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To Arsenal fans, Wembley must echo with the ghosts of Obafemi Martins, with the sound of Barry Ferguson ruffling Laurent Koscielny's hair, with failure where it didn't seem possible. Beating Wigan on penalties in the FA Cup semi-final might not have exorcised those spirits, but at least the voices might stop for a little while now.
Arsene Wenger doesn't really prowl. He's too...well, too Arsene Wenger to prowl, but he spent a good portion of the game pacing around in front of the Arsenal bench with the air of a man exceptionally nervous about something, but trying to appear relaxed. Like a man with severe financial problems waiting on the results of a boiler service, knowing that if the thing is kaput then it's going to be a very cold winter.
Despite the eventual win, he frankly had the look of a man whose time is up. Really, in terms of Wenger's future it shouldn't matter if Arsenal win the FA Cup or not - if they do, then it's the perfect way to go after 18 years in which he revolutionised a club and built at least two great sides, but if they don't then it's simply more evidence, if more evidence was required, that he doesn't have 'it' anymore.
To say the least, the Arsenal team news probably didn't make any fans nervous after their recent strife feel any better about themselves. While being nice and letting Lukasz Fabianski have a game at Wembley is smashing, the semi-final of a tournament that Arsenal have to (for their own dignity as much as anything) win perhaps isn't the place to be polite. Likewise starting Yaya Sanogo up front - maybe Olivier Giroud had been up late again.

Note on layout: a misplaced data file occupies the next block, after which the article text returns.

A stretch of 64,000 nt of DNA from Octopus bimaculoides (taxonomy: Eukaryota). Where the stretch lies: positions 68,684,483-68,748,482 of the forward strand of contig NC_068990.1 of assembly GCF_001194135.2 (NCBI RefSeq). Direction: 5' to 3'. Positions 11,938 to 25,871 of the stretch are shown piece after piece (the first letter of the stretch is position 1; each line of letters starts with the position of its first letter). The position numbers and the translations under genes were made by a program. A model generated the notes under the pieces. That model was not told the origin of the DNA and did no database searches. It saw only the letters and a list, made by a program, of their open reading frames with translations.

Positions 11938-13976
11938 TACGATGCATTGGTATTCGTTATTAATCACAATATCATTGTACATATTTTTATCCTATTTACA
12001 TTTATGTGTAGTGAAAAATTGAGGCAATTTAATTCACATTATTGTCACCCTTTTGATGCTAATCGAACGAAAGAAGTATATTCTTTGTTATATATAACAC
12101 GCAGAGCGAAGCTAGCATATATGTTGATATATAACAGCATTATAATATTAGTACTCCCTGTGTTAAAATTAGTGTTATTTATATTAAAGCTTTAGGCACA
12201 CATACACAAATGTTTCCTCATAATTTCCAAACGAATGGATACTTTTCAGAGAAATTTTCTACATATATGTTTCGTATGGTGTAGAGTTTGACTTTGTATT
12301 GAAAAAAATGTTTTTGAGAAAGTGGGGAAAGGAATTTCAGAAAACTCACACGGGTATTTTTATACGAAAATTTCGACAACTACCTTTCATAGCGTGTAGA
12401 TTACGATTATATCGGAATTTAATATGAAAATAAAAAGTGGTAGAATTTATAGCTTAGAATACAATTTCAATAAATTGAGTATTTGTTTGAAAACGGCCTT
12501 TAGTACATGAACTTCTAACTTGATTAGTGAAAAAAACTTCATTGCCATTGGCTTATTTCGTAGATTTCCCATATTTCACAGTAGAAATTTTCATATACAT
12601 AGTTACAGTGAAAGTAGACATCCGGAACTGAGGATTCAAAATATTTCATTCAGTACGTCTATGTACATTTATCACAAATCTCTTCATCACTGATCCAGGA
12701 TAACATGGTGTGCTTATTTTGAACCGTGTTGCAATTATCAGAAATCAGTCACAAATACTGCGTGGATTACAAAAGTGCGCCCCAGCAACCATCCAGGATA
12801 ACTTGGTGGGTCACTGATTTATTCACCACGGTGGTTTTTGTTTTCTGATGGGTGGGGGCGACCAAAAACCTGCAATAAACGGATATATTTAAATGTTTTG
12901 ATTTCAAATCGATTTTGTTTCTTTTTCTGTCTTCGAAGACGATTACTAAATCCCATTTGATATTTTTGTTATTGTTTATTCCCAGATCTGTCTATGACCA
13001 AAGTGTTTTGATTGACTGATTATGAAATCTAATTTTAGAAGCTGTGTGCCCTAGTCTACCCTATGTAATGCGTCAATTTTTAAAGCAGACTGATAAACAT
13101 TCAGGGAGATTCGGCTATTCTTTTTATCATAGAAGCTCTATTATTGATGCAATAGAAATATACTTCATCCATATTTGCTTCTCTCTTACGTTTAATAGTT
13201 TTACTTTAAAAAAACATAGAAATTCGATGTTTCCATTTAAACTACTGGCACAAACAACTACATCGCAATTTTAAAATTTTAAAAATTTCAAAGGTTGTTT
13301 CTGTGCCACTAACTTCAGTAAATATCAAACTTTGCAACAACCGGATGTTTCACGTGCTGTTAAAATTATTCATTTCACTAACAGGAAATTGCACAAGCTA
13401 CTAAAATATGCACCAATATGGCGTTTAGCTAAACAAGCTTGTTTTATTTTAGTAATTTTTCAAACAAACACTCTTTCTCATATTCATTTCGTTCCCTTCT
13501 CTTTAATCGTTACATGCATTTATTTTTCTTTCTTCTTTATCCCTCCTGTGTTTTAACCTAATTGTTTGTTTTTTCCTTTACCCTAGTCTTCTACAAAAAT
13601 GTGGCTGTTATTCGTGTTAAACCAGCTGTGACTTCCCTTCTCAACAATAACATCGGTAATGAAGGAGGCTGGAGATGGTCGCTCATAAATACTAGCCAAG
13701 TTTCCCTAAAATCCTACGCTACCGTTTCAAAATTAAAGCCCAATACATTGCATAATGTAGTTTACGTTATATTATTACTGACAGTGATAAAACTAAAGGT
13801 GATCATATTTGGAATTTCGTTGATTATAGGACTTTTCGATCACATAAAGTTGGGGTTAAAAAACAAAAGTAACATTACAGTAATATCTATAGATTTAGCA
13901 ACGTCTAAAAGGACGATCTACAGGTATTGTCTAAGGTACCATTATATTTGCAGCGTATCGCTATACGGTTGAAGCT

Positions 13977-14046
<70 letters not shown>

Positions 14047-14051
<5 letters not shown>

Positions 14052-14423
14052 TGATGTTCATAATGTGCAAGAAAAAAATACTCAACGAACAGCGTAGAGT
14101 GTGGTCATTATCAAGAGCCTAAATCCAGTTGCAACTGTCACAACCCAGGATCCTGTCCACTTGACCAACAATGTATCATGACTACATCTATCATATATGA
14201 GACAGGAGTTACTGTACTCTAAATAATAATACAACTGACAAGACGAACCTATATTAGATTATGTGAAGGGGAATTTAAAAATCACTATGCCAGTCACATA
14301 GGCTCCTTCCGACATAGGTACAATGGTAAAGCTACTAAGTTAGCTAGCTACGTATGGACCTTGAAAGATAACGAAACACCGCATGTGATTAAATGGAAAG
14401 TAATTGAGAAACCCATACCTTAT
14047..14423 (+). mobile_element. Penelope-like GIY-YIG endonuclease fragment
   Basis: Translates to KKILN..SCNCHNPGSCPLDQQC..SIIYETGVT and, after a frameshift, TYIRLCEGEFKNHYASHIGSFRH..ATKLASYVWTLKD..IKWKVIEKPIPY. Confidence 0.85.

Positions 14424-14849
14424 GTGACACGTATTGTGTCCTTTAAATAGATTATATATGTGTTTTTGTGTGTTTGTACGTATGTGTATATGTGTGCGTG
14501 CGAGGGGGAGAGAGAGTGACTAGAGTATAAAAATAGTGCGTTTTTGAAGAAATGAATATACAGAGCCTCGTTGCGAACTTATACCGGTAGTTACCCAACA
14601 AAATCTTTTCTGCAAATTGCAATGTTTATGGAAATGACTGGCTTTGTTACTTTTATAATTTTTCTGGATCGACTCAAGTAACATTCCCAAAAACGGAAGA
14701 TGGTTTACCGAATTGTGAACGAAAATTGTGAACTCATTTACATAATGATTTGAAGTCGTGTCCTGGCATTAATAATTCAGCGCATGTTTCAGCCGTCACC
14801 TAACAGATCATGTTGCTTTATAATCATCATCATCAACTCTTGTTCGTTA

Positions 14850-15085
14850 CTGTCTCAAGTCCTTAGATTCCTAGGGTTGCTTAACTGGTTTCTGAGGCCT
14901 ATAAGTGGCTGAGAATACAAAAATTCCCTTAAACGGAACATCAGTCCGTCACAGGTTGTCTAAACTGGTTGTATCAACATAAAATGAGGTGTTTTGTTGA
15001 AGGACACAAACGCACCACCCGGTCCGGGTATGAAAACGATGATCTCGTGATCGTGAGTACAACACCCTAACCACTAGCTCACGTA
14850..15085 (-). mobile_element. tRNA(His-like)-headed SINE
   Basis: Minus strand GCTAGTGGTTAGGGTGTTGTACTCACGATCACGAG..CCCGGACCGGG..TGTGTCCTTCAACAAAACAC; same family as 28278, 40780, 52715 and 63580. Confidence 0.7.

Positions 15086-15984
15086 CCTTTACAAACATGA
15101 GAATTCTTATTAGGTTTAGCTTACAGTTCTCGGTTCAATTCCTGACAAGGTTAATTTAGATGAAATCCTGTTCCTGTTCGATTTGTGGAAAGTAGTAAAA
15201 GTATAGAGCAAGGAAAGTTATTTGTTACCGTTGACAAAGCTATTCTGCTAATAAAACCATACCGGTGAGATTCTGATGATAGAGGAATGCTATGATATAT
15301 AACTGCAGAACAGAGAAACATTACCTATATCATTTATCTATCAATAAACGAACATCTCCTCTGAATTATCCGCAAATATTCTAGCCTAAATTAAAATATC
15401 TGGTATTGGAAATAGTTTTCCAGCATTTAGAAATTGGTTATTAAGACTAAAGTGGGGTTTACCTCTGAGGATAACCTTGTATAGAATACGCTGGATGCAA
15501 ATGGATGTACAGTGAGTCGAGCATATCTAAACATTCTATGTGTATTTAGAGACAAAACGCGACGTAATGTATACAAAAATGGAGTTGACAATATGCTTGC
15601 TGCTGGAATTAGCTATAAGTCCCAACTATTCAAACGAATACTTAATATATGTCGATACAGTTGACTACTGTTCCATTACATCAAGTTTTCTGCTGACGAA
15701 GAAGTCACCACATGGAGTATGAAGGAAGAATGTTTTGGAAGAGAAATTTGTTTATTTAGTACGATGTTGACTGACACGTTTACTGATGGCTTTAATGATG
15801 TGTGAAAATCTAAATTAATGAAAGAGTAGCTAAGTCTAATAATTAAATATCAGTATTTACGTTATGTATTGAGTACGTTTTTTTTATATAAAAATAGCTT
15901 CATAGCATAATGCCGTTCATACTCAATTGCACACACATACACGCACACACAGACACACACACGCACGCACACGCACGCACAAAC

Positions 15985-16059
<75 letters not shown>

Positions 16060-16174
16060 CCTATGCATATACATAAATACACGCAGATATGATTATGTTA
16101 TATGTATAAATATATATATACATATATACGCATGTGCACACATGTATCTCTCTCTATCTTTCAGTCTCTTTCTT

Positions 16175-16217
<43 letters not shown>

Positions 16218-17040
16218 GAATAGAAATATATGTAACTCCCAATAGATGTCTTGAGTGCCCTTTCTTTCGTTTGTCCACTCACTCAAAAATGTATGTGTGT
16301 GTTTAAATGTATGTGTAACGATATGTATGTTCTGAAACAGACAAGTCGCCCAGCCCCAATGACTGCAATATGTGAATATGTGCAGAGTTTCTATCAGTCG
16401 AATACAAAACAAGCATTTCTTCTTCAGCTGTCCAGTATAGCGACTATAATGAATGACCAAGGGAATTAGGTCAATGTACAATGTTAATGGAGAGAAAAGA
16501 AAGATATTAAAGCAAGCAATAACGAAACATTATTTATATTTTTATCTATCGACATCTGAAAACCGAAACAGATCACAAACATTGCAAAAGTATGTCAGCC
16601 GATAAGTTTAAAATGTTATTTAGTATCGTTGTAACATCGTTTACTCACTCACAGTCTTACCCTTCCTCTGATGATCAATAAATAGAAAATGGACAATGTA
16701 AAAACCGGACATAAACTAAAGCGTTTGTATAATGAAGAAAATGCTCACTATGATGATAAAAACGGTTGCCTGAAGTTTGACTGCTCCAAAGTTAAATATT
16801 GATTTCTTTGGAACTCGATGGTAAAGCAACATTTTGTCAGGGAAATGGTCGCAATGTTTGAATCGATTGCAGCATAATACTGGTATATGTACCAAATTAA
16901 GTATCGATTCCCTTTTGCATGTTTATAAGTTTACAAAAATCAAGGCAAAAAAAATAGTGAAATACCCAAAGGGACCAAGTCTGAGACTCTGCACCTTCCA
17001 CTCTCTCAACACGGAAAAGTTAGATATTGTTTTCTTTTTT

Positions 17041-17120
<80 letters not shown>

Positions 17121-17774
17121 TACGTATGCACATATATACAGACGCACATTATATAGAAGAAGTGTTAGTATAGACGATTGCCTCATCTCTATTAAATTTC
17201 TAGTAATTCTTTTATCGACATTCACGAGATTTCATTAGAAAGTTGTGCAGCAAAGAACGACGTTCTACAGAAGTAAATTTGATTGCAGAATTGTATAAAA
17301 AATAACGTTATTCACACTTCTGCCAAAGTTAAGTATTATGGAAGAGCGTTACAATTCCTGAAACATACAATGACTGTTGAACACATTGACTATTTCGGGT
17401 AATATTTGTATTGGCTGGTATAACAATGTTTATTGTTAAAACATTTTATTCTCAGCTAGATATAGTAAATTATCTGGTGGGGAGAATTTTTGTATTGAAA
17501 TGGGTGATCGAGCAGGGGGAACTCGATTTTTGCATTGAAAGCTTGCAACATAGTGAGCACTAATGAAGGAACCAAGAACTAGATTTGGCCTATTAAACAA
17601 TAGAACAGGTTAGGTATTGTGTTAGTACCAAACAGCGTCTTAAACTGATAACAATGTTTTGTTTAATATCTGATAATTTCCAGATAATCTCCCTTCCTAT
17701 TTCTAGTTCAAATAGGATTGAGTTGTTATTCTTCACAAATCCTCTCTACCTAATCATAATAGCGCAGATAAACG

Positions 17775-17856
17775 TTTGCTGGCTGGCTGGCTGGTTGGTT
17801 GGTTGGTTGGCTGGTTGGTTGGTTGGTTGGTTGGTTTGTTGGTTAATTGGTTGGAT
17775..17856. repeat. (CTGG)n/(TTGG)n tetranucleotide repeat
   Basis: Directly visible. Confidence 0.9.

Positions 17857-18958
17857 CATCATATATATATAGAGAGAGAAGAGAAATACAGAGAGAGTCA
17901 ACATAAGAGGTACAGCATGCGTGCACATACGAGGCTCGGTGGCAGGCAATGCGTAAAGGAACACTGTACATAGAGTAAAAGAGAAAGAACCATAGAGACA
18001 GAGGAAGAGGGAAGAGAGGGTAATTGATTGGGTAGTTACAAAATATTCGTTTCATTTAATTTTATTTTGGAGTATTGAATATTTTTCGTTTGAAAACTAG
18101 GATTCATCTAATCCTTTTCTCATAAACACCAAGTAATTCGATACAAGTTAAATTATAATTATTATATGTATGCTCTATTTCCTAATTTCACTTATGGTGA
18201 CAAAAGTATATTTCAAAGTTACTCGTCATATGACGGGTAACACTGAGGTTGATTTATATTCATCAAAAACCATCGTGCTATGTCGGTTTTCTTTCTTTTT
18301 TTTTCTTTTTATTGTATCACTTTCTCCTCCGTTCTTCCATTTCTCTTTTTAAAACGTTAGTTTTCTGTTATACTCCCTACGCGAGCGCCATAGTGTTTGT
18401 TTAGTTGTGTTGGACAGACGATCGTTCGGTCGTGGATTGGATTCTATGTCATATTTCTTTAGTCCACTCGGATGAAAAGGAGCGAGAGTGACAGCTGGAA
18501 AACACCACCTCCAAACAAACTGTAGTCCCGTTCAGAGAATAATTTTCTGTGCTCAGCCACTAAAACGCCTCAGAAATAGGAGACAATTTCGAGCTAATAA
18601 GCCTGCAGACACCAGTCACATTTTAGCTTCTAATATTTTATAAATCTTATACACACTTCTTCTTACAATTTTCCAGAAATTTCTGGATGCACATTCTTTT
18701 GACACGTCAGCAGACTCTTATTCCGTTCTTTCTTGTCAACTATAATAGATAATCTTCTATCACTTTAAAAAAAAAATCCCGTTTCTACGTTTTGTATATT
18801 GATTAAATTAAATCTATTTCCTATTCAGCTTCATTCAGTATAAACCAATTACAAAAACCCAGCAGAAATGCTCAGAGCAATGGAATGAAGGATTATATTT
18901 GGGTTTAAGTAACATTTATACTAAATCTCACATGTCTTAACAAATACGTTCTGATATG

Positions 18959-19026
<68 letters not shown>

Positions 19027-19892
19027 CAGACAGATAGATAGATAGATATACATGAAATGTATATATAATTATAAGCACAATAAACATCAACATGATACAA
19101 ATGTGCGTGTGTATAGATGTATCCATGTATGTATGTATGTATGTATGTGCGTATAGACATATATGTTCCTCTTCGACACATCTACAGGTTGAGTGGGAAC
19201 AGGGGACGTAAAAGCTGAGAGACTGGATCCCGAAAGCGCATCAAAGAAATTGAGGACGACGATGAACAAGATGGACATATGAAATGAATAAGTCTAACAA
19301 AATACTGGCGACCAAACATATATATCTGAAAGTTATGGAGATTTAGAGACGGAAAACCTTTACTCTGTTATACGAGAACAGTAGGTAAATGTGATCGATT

Sanogo isn't any good yet, which isn't the end of the world - the kid is only 21, and had barely played any top flight football before this season - but we shouldn't know this yet. We shouldn't be quite as aware of his understandable limitations as we are, but we know because Wenger keeps picking him in games of this significance. It speaks to both Wenger's negligence that he picked him for such an occasion, and also his negligence in not having a viable, vaguely experienced and just plain good enough alternative to Giroud. At stages Sanogo looked, in the words of Arsenal blogger 'Arse2Mouse', like a competition winner, which is unfortunate but not really his fault: that he played in the semi-final of the FA Cup is very much Wenger's fault.
In the first half, the odd Alex Oxlade-Chamberlain drive aside, Arsenal simply didn't look threatening, despite Aaron Ramsey spending much of the time in such an advanced role that Arsenal were basically playing a 4-1-4-1 formation, leaving only Mikel Arteta to mop up in midfield. Perhaps predictably, Wigan then looked like the more threatening team, as Josh McEachran and Jordi Gomez's runs from deep met with not a huge amount of resistance.
The second half and extra-time didn't get a whole lot better for Arsenal, for while they displayed a little more purpose, they were still too timid, too nervous. They played, as they have done for a while now, like a team terrified of their own shadow.
Against Wigan. Wigan, who are a perfectly decent Championship side, but who are not only a team Arsenal shouldn't be frightened of, but a team that they should have beaten pretty comfortably. One wonders why Arsenal didn't take their lead from Liverpool who, quite a few times this season, have sensed a vulnerable opposition and blitzed them from the early stages. Wigan seemed to expect such an attack, sitting deep with a narrow backline, but after about half an hour they seemed to cotton on that the blitz wasn't coming. Wenger has always been fairly tactically inflexible and stubborn, but this provided further evidence of how those flaws are hurting Arsenal.
You could say that winning the penalty shoot-out showed Arsenal really do have the character, mental strength and so forth that Wenger talks a lot about, but equally that they had to go to spot kicks might suggest they haven't. They're in the FA Cup final, but only just. This win shouldn't disguise that for Wenger's sake, the final should be his swansong.
Our man at Wembley was Nick Miller - follow him on Twitter